Thinking about adopting a dog? There are a lot more facets to having this pet than buying a leash and coming up with a cute name.
Bob Weedon, a shelter veterinarian on the faculty at the UI College of Veterinary Medicine in Urbana, wants prospective owners to understand the time commitment, expense and upkeep required to care for a dog responsibly.
"It is very important for people to realize that getting an animal is a lifelong decision," he said. "Small dogs live anywhere from 15 to 20 years, with large dogs having shorter life spans, depending on the breed."
"Pets are not disposable. Sadly, I have seen two dogs that were returned to a shelter because the owner redecorated the living room. The dogs no longer fit the decor and therefore were out of a home."
Pets can be expensive. How much can you expect to spend on your dog every year? The American Society for the Prevention of Cruelty to Animals estimates the cost of owning a small dog to be at least $1,300, and for a large dog more than $1,800. This includes additional expenses incurred with a new pet, such as adoption fees, food, training classes, a soft bed and a crate.
Veterinary expenses must be factored into your pet budget. Weedon advises taking a newly adopted dog to your veterinarian soon after adoption for required vaccines. For example, the Champaign County Humane Society does not give animals a vaccine against rabies, so an owner is responsible for ensuring that the new pet gets this required vaccine.
One of the most important precautions is ensuring that your pet is sterilized. Weedon said not all animal shelters spay or neuter animals before they are adopted, and animals capable of reproducing can lead to unwanted litters of puppies. These unwanted puppies are most often relinquished to a shelter.
As far as preventive veterinary care for your dog, Weedon recommends bringing an animal less than 8 years of age for an annual exam. Older animals should see the veterinarian twice a year to catch any problems in the earliest stages when treatment is most effective and least expensive.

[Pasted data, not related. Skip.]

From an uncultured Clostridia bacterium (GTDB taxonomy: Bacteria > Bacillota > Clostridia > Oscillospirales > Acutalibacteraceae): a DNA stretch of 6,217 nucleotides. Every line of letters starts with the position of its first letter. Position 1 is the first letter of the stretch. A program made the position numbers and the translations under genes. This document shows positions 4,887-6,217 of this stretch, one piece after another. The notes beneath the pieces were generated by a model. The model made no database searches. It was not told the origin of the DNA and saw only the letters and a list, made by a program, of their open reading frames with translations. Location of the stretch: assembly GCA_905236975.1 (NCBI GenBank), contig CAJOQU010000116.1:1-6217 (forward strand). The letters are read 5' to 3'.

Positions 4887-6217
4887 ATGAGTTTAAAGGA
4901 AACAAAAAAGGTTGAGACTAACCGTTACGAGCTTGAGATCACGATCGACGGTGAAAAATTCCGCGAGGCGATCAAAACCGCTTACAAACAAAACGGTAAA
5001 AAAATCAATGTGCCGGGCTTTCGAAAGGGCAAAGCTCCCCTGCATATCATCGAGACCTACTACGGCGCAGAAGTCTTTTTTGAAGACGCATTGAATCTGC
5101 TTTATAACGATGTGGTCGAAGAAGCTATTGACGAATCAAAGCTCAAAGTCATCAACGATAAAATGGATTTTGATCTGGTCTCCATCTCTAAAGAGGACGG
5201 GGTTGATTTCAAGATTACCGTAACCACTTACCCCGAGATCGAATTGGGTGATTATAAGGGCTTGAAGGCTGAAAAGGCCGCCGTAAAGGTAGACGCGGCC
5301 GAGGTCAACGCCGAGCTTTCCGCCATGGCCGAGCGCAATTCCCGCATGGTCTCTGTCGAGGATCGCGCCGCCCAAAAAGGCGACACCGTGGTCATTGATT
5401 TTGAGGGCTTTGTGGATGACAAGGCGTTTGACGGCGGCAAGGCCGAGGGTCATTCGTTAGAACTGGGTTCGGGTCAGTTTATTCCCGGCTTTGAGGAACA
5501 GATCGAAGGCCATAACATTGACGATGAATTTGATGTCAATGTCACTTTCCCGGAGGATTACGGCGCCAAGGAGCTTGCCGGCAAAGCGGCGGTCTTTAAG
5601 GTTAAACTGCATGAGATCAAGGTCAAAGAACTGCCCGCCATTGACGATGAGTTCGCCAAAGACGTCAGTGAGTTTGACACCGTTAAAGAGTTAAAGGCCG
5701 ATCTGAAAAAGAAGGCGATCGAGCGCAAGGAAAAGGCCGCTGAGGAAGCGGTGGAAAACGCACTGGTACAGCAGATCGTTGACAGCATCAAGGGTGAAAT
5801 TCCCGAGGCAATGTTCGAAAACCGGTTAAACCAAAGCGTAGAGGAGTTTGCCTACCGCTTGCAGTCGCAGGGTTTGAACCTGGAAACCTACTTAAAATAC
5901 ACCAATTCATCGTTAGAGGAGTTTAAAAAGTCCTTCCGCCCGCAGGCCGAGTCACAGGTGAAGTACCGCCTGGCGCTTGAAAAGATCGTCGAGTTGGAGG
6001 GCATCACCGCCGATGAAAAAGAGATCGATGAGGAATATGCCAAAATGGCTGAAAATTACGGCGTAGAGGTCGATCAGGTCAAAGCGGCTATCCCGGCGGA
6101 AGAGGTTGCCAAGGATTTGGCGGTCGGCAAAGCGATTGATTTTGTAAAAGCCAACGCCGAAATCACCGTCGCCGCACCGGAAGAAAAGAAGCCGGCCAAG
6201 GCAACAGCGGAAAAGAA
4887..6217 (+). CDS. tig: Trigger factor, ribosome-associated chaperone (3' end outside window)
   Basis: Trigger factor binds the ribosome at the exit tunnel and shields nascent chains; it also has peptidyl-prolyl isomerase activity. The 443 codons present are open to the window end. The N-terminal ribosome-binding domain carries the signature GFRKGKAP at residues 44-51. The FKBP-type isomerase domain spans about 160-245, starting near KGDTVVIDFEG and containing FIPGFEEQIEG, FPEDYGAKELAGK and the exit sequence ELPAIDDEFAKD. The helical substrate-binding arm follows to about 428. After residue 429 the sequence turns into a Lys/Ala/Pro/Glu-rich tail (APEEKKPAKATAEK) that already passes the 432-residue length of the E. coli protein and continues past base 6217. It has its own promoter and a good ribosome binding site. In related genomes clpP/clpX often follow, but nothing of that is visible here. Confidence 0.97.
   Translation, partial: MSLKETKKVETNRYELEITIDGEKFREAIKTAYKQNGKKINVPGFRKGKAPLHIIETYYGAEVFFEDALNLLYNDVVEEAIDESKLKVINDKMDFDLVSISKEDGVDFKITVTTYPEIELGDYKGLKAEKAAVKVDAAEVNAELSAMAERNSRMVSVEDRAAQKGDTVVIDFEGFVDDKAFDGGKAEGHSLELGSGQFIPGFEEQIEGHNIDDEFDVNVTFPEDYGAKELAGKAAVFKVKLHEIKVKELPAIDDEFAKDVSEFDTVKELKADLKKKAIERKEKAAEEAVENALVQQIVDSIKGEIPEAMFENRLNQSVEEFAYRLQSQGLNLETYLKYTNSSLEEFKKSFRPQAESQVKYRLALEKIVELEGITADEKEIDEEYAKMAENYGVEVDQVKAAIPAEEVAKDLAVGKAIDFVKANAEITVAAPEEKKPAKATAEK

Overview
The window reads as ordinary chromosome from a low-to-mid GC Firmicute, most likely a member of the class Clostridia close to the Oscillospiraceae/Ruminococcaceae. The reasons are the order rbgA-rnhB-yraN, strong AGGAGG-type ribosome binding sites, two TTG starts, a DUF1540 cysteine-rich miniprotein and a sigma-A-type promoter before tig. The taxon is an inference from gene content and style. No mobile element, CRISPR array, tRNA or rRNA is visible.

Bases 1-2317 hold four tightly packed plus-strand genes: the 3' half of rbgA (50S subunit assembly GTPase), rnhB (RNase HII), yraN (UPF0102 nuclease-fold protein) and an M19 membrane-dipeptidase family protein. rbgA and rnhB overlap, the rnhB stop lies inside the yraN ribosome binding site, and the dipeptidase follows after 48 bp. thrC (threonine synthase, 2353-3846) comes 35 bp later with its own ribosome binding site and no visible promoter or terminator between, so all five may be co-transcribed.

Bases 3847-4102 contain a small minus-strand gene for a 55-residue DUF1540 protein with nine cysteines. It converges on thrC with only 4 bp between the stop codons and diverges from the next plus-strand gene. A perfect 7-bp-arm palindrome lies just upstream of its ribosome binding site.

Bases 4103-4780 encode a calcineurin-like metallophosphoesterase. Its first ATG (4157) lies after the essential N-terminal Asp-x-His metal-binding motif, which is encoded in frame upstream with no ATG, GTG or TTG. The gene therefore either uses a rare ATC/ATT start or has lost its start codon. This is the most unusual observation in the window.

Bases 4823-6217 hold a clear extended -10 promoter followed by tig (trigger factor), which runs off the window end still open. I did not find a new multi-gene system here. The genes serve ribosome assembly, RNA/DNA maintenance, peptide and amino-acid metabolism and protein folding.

Your veterinarian will assess your pet's body condition and oral health and discuss any behavioral issues, if necessary.
Most people consider their pet to be a part of the family, so providing preventive health care is important to keep them healthy and happy for as long as possible.
Proper pet identification is so important, especially in the instance that a dog is separated from its owner. Weedon said the best means of pet identification is by having the veterinarian microchip your pet. Illinois law states animals adopted from shelters have to be microchipped.
"People need to remember to keep their pet microchip information current. Update address, phone number and email address to ensure that if your pet gets loose, it can be reunited with you," Weedon said. "People often forget to make the update if they move."
In addition to microchipping, a name tag on a collar with current contact information also is a good way to identify your dog.
Pet-proofing a home is essential to being a responsible pet owner, especially for puppies. Don't leave clothes lying around, put locks on cabinets that contain potential toxicants such as household cleaners and pesticides and be aware of electrical cords. Some dogs love to chew on them. Baby gates are a great way to keep a dog corralled in a certain area of the house and out of trouble.
For new puppy owners, Weedon recommends attending training classes. Classes can help keep behavioral problems from developing. They also provide an opportunity for owners to learn about their pets and to bond with them. The Champaign County Humane Society requires adopted puppies to attend at least one training class.
For more information about how to responsibly care for a pet, speak with your veterinarian.
An archive of pet columns from the UI College of Veterinary Medicine is available at http://vetmed.illinois.edu/petcolumns/. Requests for reprints of this article may be directed to Chris Beuoy, email@example.com.